EUA Council for Doctoral Education


Presenting “The Doctoral Debate”: commentary and analysis on trends in doctoral education

As EUA-CDE marks its 10th anniversary, we are pleased to offer a new forum for exchange. Doctoral education professionals, experts and academic leaders are invited to share their diverse perspectives and experiences in our rapidly-evolving field.

Welcome to “The Doctoral Debate”, EUA-CDE’s new online forum showcasing articles on the latest trends and approaches in doctoral education in Europe - all through the voices of very different doctoral education professionals, experts and academic leaders. Europe’s universities are uniquely rich in diversity, and therefore offer an array of perspectives and practices. In doctoral education, this is especially evident in the diverse programmes and approaches that have been developed over the past decade to keep pace with rapid evolutions and to strengthen research excellence.

Since 2008, EUA-CDE has been a key player in shaping discussions on these trends and approaches. On the occasion of our 10th anniversary, we are pleased to offer “The Doctoral Debate” as a place for commentary and analysis on the many issues that are relevant to doctoral education today. These include institutional structures, policies and practices, collaboration, and the links between doctoral education, research and innovation, industry and society. In particular, “The Doctoral Debate” will give special attention to new and emerging topics that are of interest to the doctoral education community and will fuel the work of EUA-CDE in the years to come. Each month you will find new articles and commentary from experts in the field, and we encourage any doctoral education professional or expert from a university that belongs to EUA-CDE to write to us with ideas. Not only do we want to hear what topics interest you, but we want you to write as well.

Today, “The Doctoral Debate” kicks off with three articles that address doctoral education from very different angles. Sven Hendrix from Hasselt University in Belgium looks at an issue that is at the top of the European and institutional agendas today – research integrity and ethics. He addresses one aspect that especially affects early career researchers: how to fairly protect both whistle blowers and those they accuse of research misconduct.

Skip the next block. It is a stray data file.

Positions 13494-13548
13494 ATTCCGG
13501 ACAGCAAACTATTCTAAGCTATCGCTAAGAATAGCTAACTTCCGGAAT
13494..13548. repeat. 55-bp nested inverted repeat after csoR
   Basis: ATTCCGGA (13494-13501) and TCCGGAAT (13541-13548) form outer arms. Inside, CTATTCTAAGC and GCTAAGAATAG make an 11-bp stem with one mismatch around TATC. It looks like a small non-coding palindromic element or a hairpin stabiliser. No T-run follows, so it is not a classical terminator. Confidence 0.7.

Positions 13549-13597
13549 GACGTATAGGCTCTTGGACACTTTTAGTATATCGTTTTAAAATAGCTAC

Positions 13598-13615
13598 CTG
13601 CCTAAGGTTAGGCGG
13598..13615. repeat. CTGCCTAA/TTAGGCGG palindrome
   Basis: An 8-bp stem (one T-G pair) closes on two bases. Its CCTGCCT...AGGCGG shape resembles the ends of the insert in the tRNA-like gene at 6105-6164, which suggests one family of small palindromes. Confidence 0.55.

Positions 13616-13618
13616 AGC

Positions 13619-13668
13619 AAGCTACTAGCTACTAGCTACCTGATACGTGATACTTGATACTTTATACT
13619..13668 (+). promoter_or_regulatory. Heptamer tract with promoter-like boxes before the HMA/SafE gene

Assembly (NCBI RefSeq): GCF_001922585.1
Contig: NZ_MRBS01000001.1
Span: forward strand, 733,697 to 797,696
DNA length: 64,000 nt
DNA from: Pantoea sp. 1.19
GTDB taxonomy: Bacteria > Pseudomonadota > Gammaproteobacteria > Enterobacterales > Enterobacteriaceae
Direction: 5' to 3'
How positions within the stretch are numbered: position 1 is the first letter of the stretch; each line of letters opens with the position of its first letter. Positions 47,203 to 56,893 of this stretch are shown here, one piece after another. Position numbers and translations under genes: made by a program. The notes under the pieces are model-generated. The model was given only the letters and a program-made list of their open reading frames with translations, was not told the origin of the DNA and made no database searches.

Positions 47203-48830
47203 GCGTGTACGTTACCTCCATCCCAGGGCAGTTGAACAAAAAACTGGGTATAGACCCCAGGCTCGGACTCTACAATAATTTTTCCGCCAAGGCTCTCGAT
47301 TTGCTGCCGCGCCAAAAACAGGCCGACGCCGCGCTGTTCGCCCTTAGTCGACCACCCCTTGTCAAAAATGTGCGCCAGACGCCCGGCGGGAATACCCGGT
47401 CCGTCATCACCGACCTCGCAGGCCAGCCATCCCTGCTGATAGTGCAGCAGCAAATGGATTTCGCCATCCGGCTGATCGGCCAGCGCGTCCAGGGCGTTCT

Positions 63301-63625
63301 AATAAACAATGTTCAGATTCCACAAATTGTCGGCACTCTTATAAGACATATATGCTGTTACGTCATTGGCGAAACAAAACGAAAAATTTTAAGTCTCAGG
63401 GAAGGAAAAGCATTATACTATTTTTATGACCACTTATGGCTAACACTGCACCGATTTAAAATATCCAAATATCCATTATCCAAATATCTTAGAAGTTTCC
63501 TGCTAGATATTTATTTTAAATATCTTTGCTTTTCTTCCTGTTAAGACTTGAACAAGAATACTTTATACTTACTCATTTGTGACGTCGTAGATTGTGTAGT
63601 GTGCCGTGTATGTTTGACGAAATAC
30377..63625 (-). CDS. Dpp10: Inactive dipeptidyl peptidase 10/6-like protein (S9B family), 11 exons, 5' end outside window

Jussi Kivistö from the University of Tampere in Finland looks at doctoral education reform in his country, showing the importance of university autonomy and the role of Europe-wide exchange in developing doctoral education. In his article, he explains how the Salzburg Principles and Recommendations provided guidelines for doctoral education reform in Finland.

Karen Francois from Vrije Universiteit Brussel addresses the role of inter-institutional cooperation and the sharing of diverse expertise and practices. She gives first hand insight into FLAMES, a network project between the five Flemish universities. She points out some of the necessary conditions to make such cooperation between institutions a success.

We hope you enjoy these first articles and we are looking forward to stimulating “The Doctoral Debate”, as always, together with our very rich and diverse membership.

“The Doctoral Debate” is an online platform featuring original articles with commentary and analysis on doctoral education in Europe. Articles focus on trending topics in doctoral education and state-of-the-art policies and practices. The Debate showcases voices and views from EUA-CDE members and partners.

All views expressed in these articles are those of the authors and do not necessarily reflect those of EUA Council for Doctoral Education. If you would like to respond to this article by writing your own piece, please see The Doctoral Debate style guidelines and contact the CDE team to pitch your idea.

Alexander Hasgall

Dr. Alexander Hasgall is Head of the EUA Council for Doctoral Education (EUA-CDE). He is responsible for the largest European network in this field, covering 36 countries and bringing together a community of academic leaders and professionals from over 250 universities awarding doctoral degrees and institutions working on issues related to doctoral education and research training.

Before assuming this position, he coordinated the Swiss University Rectors conference’s “performances de la recherche en sciences humaines et sociales” programme on research evaluation in the social sciences and humanities and was based in the University of Geneva.

Alexander studied philosophy and history at the University of Zurich and the Free University of Berlin. He received his Doctorate discourse of truth, justice and recognition in dealing with the last military dictatorship in Argentina. Outside of the higher education sector, Alexander acquired different working experiences in the NGO-Sector incl. being a human rights observer in Guatemala, in market research and as a freelance journalist.